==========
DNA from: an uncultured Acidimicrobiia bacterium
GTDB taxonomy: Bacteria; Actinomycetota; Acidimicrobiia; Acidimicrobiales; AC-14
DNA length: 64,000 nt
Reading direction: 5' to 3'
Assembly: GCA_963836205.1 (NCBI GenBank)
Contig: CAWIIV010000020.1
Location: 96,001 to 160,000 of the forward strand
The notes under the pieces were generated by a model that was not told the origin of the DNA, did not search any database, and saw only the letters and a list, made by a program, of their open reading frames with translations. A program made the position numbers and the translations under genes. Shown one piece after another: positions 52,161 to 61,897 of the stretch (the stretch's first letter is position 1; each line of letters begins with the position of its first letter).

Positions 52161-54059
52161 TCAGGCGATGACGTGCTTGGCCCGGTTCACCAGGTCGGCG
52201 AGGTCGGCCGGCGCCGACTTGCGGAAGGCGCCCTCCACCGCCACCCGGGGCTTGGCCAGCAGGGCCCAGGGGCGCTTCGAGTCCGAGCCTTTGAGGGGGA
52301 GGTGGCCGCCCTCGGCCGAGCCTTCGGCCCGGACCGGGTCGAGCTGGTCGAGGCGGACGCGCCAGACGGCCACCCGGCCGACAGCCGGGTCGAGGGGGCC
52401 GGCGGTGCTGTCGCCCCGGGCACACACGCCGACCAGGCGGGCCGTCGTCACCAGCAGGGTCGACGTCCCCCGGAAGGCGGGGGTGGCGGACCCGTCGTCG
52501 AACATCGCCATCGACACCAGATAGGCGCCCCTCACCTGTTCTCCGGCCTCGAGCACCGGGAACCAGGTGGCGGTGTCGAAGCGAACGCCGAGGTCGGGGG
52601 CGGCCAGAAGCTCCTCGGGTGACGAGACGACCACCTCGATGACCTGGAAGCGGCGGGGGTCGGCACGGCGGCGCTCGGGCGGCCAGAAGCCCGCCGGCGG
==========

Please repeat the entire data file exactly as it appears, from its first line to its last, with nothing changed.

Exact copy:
DNA from: an uncultured Acidimicrobiia bacterium
GTDB taxonomy: Bacteria; Actinomycetota; Acidimicrobiia; Acidimicrobiales; AC-14
DNA length: 64,000 nt
Reading direction: 5' to 3'
Assembly: GCA_963836205.1 (NCBI GenBank)
Contig: CAWIIV010000020.1
Location: 96,001 to 160,000 of the forward strand
The notes under the pieces were generated by a model that was not told the origin of the DNA, did not search any database, and saw only the letters and a list, made by a program, of their open reading frames with translations. A program made the position numbers and the translations under genes. Shown one piece after another: positions 52,161 to 61,897 of the stretch (the stretch's first letter is position 1; each line of letters begins with the position of its first letter).

Positions 52161-54059
52161 TCAGGCGATGACGTGCTTGGCCCGGTTCACCAGGTCGGCG
52201 AGGTCGGCCGGCGCCGACTTGCGGAAGGCGCCCTCCACCGCCACCCGGGGCTTGGCCAGCAGGGCCCAGGGGCGCTTCGAGTCCGAGCCTTTGAGGGGGA
52301 GGTGGCCGCCCTCGGCCGAGCCTTCGGCCCGGACCGGGTCGAGCTGGTCGAGGCGGACGCGCCAGACGGCCACCCGGCCGACAGCCGGGTCGAGGGGGCC
52401 GGCGGTGCTGTCGCCCCGGGCACACACGCCGACCAGGCGGGCCGTCGTCACCAGCAGGGTCGACGTCCCCCGGAAGGCGGGGGTGGCGGACCCGTCGTCG
52501 AACATCGCCATCGACACCAGATAGGCGCCCCTCACCTGTTCTCCGGCCTCGAGCACCGGGAACCAGGTGGCGGTGTCGAAGCGAACGCCGAGGTCGGGGG
52601 CGGCCAGAAGCTCCTCGGGTGACGAGACGACCACCTCGATGACCTGGAAGCGGCGGGGGTCGGCACGGCGGCGCTCGGGCGGCCAGAAGCCCGCCGGCGG